top of page
  • Writer's pictureJack Caine

Machine Translation vs. Human Translation

“Oh, so you’re a translator! But can't you just use the internet or Google translate?"

If you're a fellow linguist and/or translator like me, you will have definitely heard this question at least once in your career, and the answer is no … but also yes. It’s complicated.

Today I want to explain what each type of translation is, the process it involves, and its pros and cons, all in an attempt to answer the following question:

“Should I translate my content using a translation engine (machine) or a human translator?”


The internet is a fantastic source of information, and when it comes to translation, it can be a huge asset. Machine Translation is the act of using artificial intelligence (AI) and computers to translate texts from one language to another. 

Common examples of machine translation software are:

1. Google Translate

2. Amazon Translate

3. DeepL

4. Microsoft Translator

In order to translate a document using the abovementioned machine translators, all you need to do is type out a text or copy and paste a document into the source text field. Next, you select your language combinations i.e. German > English, and then the computer does the rest.



1.    Speedy translations: most of the time, your translated text is returned to you virtually instantaneously.

2.     Cheaper alternative: 90% of the time, online machine translators are free. A human translator can charge anywhere between 0.04 and 0.15p per word when they translate a text. As you can imagine, the larger the document, the higher the price of the translation.

3.    Accessibility: Anyone with a laptop and an internet connection can get access to Google Translate, deepl. Once on the website, they are extremely user-friendly, too.

4.    Linguistic range: Since they are pieces of computer software, online machine translators often have an extremely wide range of language combinations. Most translators typically work into their native languages from two or three foreign languages.


On paper, machine translation sounds great! Getting a computer to do all the heavy lifting for you, ideal right? However, there are a lot of cons when it comes to machine translation.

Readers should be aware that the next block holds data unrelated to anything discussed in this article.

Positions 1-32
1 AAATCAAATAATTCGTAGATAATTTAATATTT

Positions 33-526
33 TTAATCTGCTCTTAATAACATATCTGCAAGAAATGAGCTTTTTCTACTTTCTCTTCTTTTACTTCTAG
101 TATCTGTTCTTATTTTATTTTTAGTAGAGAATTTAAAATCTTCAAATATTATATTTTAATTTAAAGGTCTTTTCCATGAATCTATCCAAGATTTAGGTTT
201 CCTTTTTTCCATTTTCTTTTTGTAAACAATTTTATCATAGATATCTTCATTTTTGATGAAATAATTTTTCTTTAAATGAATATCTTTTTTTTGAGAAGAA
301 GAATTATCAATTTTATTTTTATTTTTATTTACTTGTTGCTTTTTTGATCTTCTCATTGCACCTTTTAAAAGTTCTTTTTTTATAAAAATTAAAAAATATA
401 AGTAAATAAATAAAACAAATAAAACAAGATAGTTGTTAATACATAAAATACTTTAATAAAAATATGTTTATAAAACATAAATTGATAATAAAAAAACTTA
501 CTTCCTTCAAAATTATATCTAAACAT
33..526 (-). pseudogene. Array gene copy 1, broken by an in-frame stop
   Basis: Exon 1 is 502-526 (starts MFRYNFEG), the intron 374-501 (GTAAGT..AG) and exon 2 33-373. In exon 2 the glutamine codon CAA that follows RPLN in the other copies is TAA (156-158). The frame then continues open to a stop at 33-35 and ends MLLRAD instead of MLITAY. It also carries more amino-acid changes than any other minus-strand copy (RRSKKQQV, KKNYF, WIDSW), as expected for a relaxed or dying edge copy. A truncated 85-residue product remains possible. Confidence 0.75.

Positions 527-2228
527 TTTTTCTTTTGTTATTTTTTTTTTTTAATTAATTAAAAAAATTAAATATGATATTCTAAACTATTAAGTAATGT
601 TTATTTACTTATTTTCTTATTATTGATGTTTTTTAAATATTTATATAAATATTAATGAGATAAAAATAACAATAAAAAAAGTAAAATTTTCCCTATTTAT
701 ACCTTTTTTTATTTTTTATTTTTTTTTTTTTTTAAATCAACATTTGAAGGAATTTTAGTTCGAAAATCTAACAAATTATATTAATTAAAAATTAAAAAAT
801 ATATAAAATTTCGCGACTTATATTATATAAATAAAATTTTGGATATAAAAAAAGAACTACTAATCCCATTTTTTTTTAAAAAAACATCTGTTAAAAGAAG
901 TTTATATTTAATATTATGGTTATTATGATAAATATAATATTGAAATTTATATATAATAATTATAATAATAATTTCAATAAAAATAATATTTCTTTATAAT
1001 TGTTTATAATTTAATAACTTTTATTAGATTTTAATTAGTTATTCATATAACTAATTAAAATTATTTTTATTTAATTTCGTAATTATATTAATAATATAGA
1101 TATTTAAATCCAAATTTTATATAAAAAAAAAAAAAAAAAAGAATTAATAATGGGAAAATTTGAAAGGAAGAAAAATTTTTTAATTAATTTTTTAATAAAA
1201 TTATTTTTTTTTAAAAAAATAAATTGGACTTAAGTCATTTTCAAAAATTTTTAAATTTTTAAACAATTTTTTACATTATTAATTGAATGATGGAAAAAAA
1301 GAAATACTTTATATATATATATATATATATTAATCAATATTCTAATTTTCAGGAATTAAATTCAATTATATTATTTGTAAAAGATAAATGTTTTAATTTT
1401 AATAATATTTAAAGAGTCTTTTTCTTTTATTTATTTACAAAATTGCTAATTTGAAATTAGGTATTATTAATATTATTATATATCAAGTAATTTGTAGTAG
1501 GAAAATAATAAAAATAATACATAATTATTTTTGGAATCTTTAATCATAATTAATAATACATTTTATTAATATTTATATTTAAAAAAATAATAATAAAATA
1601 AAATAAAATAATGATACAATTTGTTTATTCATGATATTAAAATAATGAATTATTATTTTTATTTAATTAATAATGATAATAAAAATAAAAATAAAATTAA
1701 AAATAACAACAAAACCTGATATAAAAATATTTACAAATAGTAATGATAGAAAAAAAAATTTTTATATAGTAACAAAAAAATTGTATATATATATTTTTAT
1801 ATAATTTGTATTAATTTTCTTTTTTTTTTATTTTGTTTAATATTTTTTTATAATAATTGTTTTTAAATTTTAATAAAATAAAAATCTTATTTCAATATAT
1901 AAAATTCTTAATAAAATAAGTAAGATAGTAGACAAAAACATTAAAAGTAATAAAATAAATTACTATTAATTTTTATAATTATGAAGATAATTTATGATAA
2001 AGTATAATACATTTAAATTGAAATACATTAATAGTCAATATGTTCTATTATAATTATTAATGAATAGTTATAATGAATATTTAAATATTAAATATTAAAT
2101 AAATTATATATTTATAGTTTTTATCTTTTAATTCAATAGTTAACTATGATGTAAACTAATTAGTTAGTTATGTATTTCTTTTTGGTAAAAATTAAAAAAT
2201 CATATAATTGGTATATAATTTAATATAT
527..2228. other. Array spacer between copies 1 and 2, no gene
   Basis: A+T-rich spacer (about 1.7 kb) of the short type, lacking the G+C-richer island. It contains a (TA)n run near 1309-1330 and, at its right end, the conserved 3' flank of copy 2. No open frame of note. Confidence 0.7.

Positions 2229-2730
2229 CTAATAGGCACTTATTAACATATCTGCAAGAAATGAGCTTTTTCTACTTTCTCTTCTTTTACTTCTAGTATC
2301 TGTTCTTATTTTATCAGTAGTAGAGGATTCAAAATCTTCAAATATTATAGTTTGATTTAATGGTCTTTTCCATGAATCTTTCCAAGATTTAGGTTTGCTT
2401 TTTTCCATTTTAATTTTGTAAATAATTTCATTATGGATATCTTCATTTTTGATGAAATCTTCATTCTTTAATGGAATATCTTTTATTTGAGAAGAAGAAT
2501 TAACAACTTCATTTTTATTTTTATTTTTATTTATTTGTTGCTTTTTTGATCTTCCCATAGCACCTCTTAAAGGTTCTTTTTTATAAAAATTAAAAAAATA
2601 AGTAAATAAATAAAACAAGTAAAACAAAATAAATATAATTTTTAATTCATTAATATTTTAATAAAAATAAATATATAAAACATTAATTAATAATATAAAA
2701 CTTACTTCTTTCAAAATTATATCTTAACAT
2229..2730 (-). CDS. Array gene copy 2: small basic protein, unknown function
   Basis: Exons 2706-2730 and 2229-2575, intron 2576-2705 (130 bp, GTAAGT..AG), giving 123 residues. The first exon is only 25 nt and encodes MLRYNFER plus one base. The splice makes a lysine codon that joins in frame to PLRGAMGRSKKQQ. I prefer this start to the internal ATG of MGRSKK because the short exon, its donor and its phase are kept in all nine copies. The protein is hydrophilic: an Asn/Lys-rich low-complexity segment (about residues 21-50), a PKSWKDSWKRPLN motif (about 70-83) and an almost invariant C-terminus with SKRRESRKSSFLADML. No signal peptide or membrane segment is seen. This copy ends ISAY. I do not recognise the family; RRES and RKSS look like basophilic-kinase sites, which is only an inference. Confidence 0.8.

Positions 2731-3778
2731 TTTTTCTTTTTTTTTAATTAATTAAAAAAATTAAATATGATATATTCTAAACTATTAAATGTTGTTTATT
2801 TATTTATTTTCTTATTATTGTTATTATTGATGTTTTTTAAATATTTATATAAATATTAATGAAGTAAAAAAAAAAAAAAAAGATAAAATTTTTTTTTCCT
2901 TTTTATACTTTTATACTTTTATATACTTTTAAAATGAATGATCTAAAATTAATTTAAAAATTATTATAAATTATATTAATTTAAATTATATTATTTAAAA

1.    Cultural and linguistic challenges: Each language has its own grammar rules, vocabulary, and cultural nuances. Machine translation is unable to pick up on these differences and nuances, which often results in a translation that misinterprets the overall meaning of a phrase or, sometimes, the whole text.

2.    Lack of context: A human translator is able to read around the subject of a text, or even contact a client and ask for further information; a machine translator is unable to do this. As a result, certain words, phrases, and concepts may be mistranslated, resulting in an incoherent text.

3.    Text genre & register: Whilst AI and machine translation are improving every day, there are still a lot of issues when it comes to text genres and registers. Whilst the machine can translate the words used in a literary text, the overall genre and register of the text (in this case a novel) may not be the same.




 Human translation involves a trained and professional translator taking your documents and translating them from one language to another. These people usually have a degree in languages and/or their specialist field, and then a master’s degree in translation as well. These translators are not only fluent in a foreign language but also deeply aware of foreign cultures. As a result, they are able to take cultural differences, linguistic challenges & grammatical inequivalence into account when they translate.


Yes, using a human translator to translate your documents will be more expensive, however, they do much more than translate. When allocated a project, a translator researches the field or the particular specialisation, prepares the text for translation, translates the text, proofreads their translation, carries out any editing that may be required, and then returns the final translation to the client within the allocated time frame. Much more than you expected, right?


Apart from ‘just’ translating, human translators can perform additional duties too such as proofreading, transcription, and finally MTPE. MTPE stands for Machine Translation Post Editing, which refers to a human translator going through a text that has been previously put through machine translation software, and correcting any errors, mistakes, and mistranslations that may have occurred during the process.


MTPE is often a cheaper way for clients to get accurate translations as the computer has done the majority of the work, the translator is simply correcting the nuances that the computer was unable to pick up on. Consequently, translators often charge 40-50% less per word than they would charge for a standard translation.


So, what do you think?

Would you risk using a machine to translate your immigration documents or other important work documents?


Is it worth paying for a human translator to carry out the project for you?


Feel free to let me know what you think!


Until next time | hasta la próxima | alla prossima | bis zum nächsten Mal 👋🏻




Recent Posts

See All


bottom of page